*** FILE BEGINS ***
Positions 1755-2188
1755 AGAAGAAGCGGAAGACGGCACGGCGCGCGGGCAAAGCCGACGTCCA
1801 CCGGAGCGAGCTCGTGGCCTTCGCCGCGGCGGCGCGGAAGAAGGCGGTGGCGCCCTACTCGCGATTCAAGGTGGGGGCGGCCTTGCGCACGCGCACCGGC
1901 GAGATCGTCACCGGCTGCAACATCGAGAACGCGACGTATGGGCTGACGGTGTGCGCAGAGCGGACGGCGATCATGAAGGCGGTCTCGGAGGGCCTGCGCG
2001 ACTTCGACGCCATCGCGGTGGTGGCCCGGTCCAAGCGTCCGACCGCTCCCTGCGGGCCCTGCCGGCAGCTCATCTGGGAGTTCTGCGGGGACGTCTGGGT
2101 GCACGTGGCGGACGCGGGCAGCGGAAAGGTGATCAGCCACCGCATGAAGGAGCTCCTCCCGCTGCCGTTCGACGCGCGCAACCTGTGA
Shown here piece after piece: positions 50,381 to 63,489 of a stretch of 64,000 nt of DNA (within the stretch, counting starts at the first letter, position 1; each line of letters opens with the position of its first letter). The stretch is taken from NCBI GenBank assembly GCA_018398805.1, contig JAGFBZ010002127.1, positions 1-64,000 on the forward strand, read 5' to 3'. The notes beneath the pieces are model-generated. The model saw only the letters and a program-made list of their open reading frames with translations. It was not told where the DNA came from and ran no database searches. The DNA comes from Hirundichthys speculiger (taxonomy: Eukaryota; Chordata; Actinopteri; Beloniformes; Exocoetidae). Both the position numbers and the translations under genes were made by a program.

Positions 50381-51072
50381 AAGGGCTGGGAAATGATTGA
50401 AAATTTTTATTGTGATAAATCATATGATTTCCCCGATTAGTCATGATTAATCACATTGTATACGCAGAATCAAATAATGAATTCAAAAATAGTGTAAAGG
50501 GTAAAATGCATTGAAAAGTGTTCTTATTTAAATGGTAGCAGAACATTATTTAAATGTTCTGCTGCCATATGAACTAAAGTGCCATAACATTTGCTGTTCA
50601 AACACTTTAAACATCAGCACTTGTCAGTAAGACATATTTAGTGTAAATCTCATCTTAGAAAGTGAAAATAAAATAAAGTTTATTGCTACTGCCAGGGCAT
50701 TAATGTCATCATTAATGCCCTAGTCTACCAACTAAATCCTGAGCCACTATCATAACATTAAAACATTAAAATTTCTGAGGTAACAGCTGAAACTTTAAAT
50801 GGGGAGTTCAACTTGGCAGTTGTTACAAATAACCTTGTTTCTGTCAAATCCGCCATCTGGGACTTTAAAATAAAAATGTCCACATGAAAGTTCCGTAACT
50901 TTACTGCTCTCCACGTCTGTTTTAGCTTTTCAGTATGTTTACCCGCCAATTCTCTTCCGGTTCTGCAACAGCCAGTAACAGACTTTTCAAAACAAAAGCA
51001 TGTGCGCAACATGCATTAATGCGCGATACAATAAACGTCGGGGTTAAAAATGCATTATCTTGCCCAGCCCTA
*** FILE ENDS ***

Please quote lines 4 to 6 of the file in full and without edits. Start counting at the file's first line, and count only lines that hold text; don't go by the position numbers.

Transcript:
1901 GAGATCGTCACCGGCTGCAACATCGAGAACGCGACGTATGGGCTGACGGTGTGCGCAGAGCGGACGGCGATCATGAAGGCGGTCTCGGAGGGCCTGCGCG
2001 ACTTCGACGCCATCGCGGTGGTGGCCCGGTCCAAGCGTCCGACCGCTCCCTGCGGGCCCTGCCGGCAGCTCATCTGGGAGTTCTGCGGGGACGTCTGGGT
2101 GCACGTGGCGGACGCGGGCAGCGGAAAGGTGATCAGCCACCGCATGAAGGAGCTCCTCCCGCTGCCGTTCGACGCGCGCAACCTGTGA